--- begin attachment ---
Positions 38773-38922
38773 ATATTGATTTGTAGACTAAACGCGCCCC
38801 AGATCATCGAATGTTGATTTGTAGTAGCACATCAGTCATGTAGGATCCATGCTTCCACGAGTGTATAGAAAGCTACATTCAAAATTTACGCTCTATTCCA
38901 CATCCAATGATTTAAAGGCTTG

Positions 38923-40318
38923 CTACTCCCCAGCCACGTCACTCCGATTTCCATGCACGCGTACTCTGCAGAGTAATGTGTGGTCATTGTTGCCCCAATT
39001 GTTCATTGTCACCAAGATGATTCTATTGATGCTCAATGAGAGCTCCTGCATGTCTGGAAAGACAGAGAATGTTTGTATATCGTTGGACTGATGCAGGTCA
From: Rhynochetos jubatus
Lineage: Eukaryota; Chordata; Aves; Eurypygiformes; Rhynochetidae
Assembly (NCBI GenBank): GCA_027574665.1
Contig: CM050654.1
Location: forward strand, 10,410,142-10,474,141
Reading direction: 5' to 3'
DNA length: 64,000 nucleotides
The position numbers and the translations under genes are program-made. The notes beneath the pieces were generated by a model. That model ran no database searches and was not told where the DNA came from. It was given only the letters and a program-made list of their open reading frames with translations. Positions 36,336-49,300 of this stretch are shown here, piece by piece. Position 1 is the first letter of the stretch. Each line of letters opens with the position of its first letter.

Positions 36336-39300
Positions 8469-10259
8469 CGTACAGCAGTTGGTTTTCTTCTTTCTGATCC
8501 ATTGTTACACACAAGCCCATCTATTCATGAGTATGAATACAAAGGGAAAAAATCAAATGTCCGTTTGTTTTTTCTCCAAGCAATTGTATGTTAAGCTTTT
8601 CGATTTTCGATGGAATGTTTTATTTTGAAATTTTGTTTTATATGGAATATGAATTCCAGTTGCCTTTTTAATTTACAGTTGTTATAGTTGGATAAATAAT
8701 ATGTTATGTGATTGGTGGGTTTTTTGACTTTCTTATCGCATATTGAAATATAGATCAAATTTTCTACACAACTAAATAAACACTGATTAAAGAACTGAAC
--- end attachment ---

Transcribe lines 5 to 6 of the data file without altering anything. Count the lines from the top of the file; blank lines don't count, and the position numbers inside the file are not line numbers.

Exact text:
Positions 38923-40318
38923 CTACTCCCCAGCCACGTCACTCCGATTTCCATGCACGCGTACTCTGCAGAGTAATGTGTGGTCATTGTTGCCCCAATT